IPDC Project source of funds: IPDC Special account

In the last 20 years, Vietnam’s media landscape has expanded rapidly in terms of platforms, publications, journalists and audience figures. Though this represents an encouraging trend in terms of public access to information, the development has tended to be concentrated in the urban areas, with those living in remote, mountainous and ethnic minority communities being deprived of such improvement. Given this backdrop, since 2011, the Vietnamese Government has started to implement a “National Target Programme expanding information to remote, mountainous, border and islands areas” aimed at...

Community broadcasting is one of the defining features of a plural and diverse media landscape. Among the characteristics of community radios are that they are owned and managed by communities; carry community-oriented programming; pursue a social development agenda; and use participatory methods in their activities. From different parts of the world, reports attest that community radio gives access and voice to marginalized peoples; empowers them to improve their lives and immediate environment; helps build capacities of societies to hold leaders accountable; helps to tackle poverty,...

The purpose of this project is to provide training for journalists in Egypt and Yemen on investigative journalism and computer assisted reporting. This training opportunity for countries in transition towards democracy is vital for capacity building of journalists and editors who suffer to varying degrees from censorship, concentration of media ownership, and a lack of tradition for in-depth reporting. The winds of change blowing across the Arab World at present have exposed structural and professional obstacles blocking the development of professional media. But a window of opportunity...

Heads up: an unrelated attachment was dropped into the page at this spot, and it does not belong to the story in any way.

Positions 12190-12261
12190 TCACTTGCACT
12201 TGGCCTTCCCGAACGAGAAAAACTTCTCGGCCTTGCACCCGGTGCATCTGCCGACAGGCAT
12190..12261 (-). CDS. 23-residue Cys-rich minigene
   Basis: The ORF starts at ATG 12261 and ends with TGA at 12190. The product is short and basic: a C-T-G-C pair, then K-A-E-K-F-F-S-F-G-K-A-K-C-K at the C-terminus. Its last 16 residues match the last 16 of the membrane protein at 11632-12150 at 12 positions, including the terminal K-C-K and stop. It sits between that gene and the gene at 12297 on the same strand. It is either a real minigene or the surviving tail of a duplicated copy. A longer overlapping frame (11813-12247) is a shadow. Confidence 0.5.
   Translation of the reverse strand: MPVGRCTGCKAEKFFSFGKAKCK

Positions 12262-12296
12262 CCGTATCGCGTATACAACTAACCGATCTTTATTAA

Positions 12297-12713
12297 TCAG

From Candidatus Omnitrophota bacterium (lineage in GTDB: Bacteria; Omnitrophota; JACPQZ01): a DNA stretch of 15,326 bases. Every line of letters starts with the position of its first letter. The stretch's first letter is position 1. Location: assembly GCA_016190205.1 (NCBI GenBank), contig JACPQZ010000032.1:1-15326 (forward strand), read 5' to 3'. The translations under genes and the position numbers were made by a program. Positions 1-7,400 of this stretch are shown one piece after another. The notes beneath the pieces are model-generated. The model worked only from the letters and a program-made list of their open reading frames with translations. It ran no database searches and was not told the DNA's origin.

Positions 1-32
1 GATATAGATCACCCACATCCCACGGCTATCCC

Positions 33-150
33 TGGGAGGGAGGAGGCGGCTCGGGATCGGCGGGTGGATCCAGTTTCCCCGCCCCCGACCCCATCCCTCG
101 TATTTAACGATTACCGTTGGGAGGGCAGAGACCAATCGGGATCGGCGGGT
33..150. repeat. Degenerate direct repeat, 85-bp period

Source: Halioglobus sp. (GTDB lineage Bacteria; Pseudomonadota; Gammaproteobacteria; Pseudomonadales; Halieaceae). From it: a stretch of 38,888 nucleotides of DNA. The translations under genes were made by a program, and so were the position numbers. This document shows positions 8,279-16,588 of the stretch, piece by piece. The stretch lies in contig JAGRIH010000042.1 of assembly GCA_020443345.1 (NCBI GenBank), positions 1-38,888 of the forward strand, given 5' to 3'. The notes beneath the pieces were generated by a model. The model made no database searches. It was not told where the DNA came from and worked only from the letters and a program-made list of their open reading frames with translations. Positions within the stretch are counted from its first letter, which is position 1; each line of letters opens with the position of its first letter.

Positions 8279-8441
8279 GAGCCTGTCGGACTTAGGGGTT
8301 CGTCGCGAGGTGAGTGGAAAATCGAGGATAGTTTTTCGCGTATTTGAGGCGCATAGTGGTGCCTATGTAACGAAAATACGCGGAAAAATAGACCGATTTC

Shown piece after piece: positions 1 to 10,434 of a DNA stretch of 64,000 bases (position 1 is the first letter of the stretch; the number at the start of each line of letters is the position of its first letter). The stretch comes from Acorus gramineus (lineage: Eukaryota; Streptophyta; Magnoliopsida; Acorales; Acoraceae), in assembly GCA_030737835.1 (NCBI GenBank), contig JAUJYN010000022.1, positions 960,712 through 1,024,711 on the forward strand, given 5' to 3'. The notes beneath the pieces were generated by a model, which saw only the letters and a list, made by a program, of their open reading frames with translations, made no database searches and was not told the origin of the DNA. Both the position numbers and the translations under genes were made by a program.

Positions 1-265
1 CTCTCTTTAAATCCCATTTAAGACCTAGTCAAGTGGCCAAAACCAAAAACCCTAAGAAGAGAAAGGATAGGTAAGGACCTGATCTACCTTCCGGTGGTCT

Southeast Asia is represented by a diverse range of countries in terms of politics, economy and culture, and a clear divergence in terms of respect and appreciation for fundamental human rights. The aforementioned diversity is also reflected in the media situation of the individual countries of the region, as found by respected international press freedom monitors. The 2010 press freedom index by Reporters Without Borders placed most of the countries in the region at the bottom quarter of the 178 countries assessed, while Freedom House concluded in its Freedom of the Press 2011 survey that...

2012 is an election year in post-conflict Sierra Leone. Given the deep scars of the past, peace is fragile and the electoral period could see a relapse into violence if, inter alia, the people feel disenfranchised in any way. Access to credible and objective information is crucial. The country’s fledgling democracy still lacks the maturity to handle political tolerance there is therefore the need for a sustained media campaign. The media landscape is generally free as there is no blatant government interference, however a number of the media outlets, particularly the print media, are...